The Bible says God allotted 120 years to the life of man, yet few humans live that long. Seeing your 13th decade is far from impossible, though. Humans apparently are fully capable of reaching their Biblical limit — and then some.

Leandra Becerra Lumbreras of Mexico is 127 years old, or so she says. She lost her birth certificate 40 years ago. Sticking to confirmed cases, there's Jeanne Calment, who died in 1997 at the age of 122.  

If science has its way, making it to 120 may soon be less of a rarity. More importantly, living past 100 may become the norm. Humanity already gains about three months of life with each passing year. That means people born in 2014 should live, on average, a year longer than those born in 2010.

According to a newly released report from the Centers for Disease Control and Prevention, the current average lifespan in the United States is 78.8 years. (The data is for people born in 2012, the latest year researched by the CDC.) For people born in 1901, life expectancy was a measly 47.6 years for men and 50.6 for women. That’s a massive jump in just over a century. But it’s still only about three months more per year.  

As it turns out, the “three months per year” increase is steady, even without major breakthroughs. Using that rate, we can extrapolate when living to 100 will become the norm. The average American born in 2100 will likely live that long. In other words, we can be relatively confident that our great-grandkids will belong to a generation of centenarians. 

But what if there are major breakthroughs before then? What does that mean for current generations?

For current generations to reliably reach 100, we’d need to solve a single, rather odd problem: How do we get the body to keep up its natural ability to repair itself?

The body is an amazing thing, in no small part because unlike machinery, it doesn’t wear out. Not only is it constantly repairing itself, it’s also constantly renewing itself. Your body is basically brand new every seven to 10 years, according to The New York Times. Almost none of the cells that compose your organs are older than that. In fact, that’s just as true when you’re 80 as when you’re 10, according to stem biologist Jonas Frisen, who’s quoted in the Times article.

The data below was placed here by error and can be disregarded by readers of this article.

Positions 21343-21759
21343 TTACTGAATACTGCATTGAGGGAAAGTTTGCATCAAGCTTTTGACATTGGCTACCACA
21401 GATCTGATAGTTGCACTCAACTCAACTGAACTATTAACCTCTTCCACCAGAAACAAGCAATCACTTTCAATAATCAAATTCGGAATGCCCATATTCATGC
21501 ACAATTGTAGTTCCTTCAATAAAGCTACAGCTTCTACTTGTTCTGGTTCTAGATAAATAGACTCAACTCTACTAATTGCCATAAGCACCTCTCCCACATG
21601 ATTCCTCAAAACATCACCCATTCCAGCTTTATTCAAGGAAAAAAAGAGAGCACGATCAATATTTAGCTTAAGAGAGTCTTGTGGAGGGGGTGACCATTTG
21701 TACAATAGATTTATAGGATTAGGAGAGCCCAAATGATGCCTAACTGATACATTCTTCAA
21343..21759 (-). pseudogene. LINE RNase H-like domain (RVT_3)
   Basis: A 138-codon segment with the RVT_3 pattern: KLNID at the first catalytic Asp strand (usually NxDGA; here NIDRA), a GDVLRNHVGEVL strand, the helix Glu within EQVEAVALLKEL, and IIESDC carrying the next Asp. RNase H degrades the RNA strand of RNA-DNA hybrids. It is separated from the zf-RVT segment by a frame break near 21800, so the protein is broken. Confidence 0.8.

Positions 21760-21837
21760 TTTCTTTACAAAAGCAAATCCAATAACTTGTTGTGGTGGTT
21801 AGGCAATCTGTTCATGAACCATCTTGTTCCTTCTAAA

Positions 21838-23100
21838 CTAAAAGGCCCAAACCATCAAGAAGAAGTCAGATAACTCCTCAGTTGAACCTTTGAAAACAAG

In that case, why do we age? It turns out that aging has more to do with a cell’s DNA than with the cell itself. As we get older, our cells — even our new cells — become “senescent,” and our body starts sending out “repair signals” all the time, even though no repair is needed. This leads to persistent inflammation, which is the root cause of all kinds of problems, especially the chronic problems that lead to death.

Progress is being made in the fight to overcome senescence. A drug called Rapamycin seems to help keep senescent cells from sending false repair signals. And there are at least 100 other compounds that are known to extend the lives of invertebrates. The problem is that researchers don’t know if these effects, which apply to animals like mice, will also apply to humans.

Jeanne CalmentThe key to longevity

For most of us, the science may not catch up in time, so we’re left wondering why some men and women live such inordinately long lives. What did Calment (left) and Leandra Lumbreras do right that most people don’t?

These are notoriously difficult questions to answer. The fact is, lifestyle studies of centenarians are rather puzzling. No single characteristic seems to explain their longevity. They aren’t all vegetarians, for instance — in fact, few are. They haven’t all avoided smoking or red meat. They seem to drink a bit less than your average person, but otherwise, they behave like the rest of us.

We do know that one reason life expectancy keeps growing is that death rates from serious illnesses — such as cancer, stroke, chronic lower respiratory diseases and heart disease — keep dropping.

So although there’s no Fountain of Youth, it looks like we can eat right, exercise, stop smoking, see our doctors — all the stuff that will help us stay healthy — until science and longevity gives us a few more years.

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Calment photo: Gerontology Research Group